1851 PCGS/CAC MS65+: This is the coin discussed in this blog.
1852 PCGS/CAC MS65: This coin sold for $288,000 as Heritage 5/2022: 4028. It was ok for the grade but I didn’t love it.
1854 Small Date PCGS/CAC MS65+: One of my all-time favorite Type Ones; ex Bill Crawford, and currently owned by Dell Loy Hansen. But I still think my 1851 is nicer!
1855 PCGS/CAC MS65+: I lost this coin to Bill Crawford (one of many $20 Libs he came out on top at auctions in which we competed during the 1990s and 2000s) when he paid $126,500 for this in the March 2006 ANR sale. It has since been upgraded and I have no problem with it as a 65. Again, I think my 1851 is nicer due to its more vibrant appearance.
1860 PCGS/CAC MS65: I purchased this coin for $141,000 in the Stack’s Bowers 2016 ANA auction; a price that seems really reasonable in late 2022. It is pedigreed to the Eliasberg Collection and it was obtained from the Chapman Brothers in November 1897.
If you want an unbiased opinion of their ranking in terms of quality, then you might want to ask someone else. Bbut I would rate them as follows:
Part of the fun of numismatics for me is having the opportunity to buy and sell truly great coins such as this Superb Gem 1851 $20. It certainly is a great coin for me to end 2022 with, and it is unlikely that a nicer non-shipwreck Type One double eagle will come available for many years.
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About Doug Winter
Doug has spent much of his life in the field of numismatics; beginning collecting coins at the age of seven, and by the time he was 10 years old, buying and selling coins at conventions in the New York City area.
In 1989, he founded Douglas Winter Numismatics, and his firm specializes in buying and selling choice and rare US Gold coins, especially US gold coins and all branch mint material.
Recognized as one of the leading specialized numismatic firms, Doug is an award-winning author of over a dozen numismatic books and a recognized expert on US Gold. His knowledge and an exceptional eye for properly graded and original coins have made him one of the most respected figures in the numismatic community and a sought-after dealer by collectors and investors looking for professional personalized service, a select inventory of impeccable quality, and fair and honest pricing. Doug is also a major buyer of all US coins and is always looking to purchase collections both large and small. He can be reached at (214) 675-9897.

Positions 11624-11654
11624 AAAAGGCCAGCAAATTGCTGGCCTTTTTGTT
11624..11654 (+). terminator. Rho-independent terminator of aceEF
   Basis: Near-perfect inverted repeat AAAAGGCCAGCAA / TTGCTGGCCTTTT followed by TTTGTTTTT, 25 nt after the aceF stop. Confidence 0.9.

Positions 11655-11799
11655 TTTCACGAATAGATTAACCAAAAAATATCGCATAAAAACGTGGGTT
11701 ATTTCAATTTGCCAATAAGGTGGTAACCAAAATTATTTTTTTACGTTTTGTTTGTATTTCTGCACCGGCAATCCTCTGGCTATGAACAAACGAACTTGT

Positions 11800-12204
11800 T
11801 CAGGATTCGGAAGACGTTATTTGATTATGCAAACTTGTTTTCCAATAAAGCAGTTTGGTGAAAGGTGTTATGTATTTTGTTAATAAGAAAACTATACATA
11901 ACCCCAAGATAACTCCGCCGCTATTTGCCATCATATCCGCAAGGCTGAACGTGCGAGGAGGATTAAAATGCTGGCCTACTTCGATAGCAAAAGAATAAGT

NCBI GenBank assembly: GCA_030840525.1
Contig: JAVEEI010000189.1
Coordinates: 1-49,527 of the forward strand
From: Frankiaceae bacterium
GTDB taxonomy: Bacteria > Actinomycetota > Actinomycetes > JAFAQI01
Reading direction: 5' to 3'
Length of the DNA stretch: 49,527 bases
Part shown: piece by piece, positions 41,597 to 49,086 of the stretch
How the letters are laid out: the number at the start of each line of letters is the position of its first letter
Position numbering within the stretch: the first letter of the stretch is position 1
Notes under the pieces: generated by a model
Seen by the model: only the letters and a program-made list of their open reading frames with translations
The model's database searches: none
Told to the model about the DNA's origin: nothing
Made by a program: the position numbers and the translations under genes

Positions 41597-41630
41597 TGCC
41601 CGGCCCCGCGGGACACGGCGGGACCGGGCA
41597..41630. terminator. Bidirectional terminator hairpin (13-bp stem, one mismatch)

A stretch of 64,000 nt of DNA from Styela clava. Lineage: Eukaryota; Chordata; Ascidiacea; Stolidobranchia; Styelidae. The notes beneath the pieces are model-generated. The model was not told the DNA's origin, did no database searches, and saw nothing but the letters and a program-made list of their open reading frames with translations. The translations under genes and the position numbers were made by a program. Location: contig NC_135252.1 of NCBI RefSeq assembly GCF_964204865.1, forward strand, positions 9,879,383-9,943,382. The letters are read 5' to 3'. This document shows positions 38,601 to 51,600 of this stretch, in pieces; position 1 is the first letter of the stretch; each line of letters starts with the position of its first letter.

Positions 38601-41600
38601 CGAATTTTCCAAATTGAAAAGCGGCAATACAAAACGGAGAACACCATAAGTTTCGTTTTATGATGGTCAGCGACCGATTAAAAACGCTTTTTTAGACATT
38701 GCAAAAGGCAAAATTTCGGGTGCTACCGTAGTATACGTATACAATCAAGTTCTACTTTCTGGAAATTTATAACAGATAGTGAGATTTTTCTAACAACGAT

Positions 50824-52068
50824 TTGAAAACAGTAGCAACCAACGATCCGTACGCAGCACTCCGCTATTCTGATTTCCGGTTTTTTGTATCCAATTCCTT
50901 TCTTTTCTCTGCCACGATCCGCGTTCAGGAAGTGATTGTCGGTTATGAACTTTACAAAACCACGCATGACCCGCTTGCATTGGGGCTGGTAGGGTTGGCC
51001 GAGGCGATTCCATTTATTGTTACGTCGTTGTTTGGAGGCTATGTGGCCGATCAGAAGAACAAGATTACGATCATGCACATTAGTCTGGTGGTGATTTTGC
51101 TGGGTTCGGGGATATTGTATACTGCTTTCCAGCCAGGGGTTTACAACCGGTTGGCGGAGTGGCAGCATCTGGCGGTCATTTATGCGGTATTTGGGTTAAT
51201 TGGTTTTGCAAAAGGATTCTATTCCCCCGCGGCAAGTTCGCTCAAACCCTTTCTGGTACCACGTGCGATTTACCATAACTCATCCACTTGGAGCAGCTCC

Doug has been a contributor to the Guidebook of United States Coins (also known as the “Red Book”) since 1983, Walter Breen’s Encyclopedia of United States and Colonial Coins, Q. David Bowers’ Encyclopedia of United States Silver Dollars and Andrew Pollock’s United States Pattern and Related Issues.
In addition, he has authored 13 books on US Gold coins including:
- Gold Coins of the New Orleans Mint: 1839-1909
- Gold Coins of the Carson City Mint: 1870 – 1893
- Gold Coins of the Charlotte Mint: 1838-1861
- Gold Coins of the Dahlonega Mint 1838-1861
- The United States $3 Gold Pieces 1854-1889
- Carson City Gold Coinage 1870-1893: A Rarity and Condition Census Update
- An Insider’s Guide to Collecting Type One Double Eagles
- The Connoisseur’s Guide to United States Gold Coins
- A Collector’s Guide To Indian Head Quarter Eagles
- The Acadiana Collection of New Orleans Coinage
- Type Three Double Eagles, 1877-1907: A Numismatic History and Analysis
- Gold Coins of the Dahlonega Mint, 1838-1861: A Numismatic History and Analysis
- Type Two Double Eagles, 1866-1876: A Numismatic History and Analysis
Finally, Doug is a member of virtually every major numismatic organization, professional trade group and major coin association in the US.